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These molecules can be referred to as small molecular motifs conserved within a class of microbes. They are recognized by toll-like receptors (TLRs) and other pattern recognition receptors (PRRs) in both plants and animals. A vast array of different types of molecules can serve as PAMPs, including glycans and glycoconjugates.
PAMPs activate innate immune responses, protecting the host from infection, by identifying some conserved nonself molecules. Bacterial lipopolysaccharides (LPSs), endotoxins found on the cell membranes of gram-negative bacteria, are considered to be the prototypical class of PAMPs. LPSs are specifically recognised by TLR4, a recognition receptor of the innate immune system. Other PAMPs include bacterial flagellin (recognized by TLR5), lipoteichoic acid from gram-positive bacteria (recognized by TLR2), peptidoglycan (recognized by TLR2), and nucleic acid variants normally associated with viruses, such as double-stranded RNA (dsRNA), recognized by TLR3 or unmethylated CpG motifs, recognized by TLR9. Although the term "PAMP" is relatively new, the concept that molecules derived from microbes must be detected by receptors from multicellular organisms has been held for many decades, and references to an "endotoxin receptor" are found in much of the older literature.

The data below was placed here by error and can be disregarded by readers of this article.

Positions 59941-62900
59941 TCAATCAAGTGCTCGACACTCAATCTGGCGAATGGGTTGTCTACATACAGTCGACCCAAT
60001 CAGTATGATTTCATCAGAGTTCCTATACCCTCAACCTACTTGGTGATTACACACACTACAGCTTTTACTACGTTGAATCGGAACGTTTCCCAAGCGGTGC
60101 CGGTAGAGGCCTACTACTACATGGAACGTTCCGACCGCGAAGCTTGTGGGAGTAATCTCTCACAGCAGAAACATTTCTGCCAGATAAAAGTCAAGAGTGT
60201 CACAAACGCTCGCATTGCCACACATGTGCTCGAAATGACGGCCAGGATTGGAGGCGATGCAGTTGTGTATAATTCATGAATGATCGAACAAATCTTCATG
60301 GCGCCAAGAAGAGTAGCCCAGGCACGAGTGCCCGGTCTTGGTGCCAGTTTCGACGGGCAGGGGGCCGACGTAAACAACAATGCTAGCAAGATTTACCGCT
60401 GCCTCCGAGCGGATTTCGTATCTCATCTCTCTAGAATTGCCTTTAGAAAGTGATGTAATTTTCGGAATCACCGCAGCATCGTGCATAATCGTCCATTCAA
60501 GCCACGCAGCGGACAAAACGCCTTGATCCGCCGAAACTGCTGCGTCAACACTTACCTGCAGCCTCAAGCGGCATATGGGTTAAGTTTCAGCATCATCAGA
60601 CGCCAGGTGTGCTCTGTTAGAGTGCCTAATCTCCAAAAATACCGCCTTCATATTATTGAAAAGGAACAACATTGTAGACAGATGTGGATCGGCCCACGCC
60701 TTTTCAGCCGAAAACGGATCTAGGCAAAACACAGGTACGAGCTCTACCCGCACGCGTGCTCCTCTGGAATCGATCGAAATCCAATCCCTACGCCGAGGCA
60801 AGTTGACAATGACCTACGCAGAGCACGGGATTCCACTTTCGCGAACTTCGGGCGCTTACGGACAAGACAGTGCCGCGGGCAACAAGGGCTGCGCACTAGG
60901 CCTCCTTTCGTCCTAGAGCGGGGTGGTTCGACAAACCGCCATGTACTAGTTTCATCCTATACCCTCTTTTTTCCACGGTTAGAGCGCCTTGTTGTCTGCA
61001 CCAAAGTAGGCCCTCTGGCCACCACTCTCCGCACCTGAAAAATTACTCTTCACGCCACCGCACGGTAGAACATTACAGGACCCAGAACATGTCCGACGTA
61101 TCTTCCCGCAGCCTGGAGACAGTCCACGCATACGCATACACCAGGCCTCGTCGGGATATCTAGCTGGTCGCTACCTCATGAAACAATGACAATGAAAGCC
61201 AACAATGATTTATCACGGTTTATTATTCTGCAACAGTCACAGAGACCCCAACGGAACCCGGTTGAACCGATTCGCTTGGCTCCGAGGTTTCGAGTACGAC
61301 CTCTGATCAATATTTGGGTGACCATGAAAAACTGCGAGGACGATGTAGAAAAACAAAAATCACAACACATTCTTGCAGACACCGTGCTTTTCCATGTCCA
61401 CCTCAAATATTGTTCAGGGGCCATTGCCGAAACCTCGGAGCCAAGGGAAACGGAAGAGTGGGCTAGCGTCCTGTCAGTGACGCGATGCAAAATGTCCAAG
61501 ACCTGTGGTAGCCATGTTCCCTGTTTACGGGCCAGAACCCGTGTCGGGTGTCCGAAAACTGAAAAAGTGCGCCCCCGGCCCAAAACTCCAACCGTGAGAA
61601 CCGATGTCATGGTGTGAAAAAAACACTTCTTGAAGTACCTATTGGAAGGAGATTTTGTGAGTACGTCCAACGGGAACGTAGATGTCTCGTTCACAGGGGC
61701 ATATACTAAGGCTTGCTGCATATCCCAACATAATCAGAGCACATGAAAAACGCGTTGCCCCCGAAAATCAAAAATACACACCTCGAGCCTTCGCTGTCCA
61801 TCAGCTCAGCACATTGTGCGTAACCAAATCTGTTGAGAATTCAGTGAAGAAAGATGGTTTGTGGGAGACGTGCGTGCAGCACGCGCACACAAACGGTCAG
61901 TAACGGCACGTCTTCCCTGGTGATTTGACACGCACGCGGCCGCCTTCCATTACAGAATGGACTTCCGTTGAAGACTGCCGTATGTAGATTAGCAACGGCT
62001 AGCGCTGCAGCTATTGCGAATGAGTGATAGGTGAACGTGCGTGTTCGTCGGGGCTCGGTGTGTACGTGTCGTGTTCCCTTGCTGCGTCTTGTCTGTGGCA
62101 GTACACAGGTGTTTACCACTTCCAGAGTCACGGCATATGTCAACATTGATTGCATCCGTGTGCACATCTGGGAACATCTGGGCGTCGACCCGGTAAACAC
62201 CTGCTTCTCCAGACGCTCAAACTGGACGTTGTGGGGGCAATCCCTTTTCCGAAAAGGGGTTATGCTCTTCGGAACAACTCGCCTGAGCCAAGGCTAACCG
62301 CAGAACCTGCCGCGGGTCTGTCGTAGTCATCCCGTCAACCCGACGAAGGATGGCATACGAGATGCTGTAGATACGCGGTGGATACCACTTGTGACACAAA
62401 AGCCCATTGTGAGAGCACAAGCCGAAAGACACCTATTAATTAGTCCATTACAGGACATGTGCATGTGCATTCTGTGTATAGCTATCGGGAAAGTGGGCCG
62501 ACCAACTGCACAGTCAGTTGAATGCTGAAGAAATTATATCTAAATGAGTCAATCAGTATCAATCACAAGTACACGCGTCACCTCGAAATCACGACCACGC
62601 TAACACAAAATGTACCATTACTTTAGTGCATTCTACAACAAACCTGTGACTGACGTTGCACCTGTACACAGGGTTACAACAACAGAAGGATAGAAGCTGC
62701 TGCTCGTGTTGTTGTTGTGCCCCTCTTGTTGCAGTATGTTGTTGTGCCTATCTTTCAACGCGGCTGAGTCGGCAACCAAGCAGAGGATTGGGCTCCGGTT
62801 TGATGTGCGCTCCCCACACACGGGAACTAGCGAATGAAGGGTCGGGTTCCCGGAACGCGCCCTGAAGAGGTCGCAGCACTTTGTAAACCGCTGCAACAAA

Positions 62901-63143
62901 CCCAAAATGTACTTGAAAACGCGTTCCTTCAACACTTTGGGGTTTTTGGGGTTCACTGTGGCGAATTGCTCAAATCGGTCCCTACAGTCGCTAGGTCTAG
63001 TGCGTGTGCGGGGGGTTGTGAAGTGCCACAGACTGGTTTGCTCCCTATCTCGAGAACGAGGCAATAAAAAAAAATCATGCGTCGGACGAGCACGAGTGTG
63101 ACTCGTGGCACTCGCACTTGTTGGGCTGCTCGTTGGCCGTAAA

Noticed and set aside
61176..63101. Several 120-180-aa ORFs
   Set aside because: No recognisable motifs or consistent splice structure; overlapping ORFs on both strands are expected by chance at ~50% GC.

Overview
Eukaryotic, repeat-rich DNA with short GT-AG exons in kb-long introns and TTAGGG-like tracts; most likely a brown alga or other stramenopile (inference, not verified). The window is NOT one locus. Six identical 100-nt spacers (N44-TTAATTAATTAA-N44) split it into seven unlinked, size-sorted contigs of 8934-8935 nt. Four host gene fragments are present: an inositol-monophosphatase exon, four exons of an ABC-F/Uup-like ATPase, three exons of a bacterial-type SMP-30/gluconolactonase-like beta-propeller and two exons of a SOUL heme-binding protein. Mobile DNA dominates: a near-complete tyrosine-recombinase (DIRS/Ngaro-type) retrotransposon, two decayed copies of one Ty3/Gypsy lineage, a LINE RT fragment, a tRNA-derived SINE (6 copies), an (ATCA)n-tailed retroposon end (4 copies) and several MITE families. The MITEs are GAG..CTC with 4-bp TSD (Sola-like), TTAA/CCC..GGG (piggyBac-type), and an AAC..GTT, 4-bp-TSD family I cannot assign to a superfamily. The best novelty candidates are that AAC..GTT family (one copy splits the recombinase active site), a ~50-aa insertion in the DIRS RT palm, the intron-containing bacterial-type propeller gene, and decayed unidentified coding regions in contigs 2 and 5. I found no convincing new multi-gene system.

The term "PAMP" has been criticized on the grounds that most microbes, not only pathogens, express the molecules detected; the term microbe-associated molecular pattern (MAMP), has therefore been proposed. A virulence signal capable of binding to a pathogen receptor, in combination with a MAMP, has been proposed as one way to constitute a (pathogen-specific) PAMP. Plant immunology frequently treats the terms "PAMP" and "MAMP" interchangeably, considering their recognition to be the first step in plant immunity, PTI (PAMP-triggered immunity), a relatively weak immune response that occurs when the host plant does not also recognize pathogenic effectors that damage it or modulate its immune response.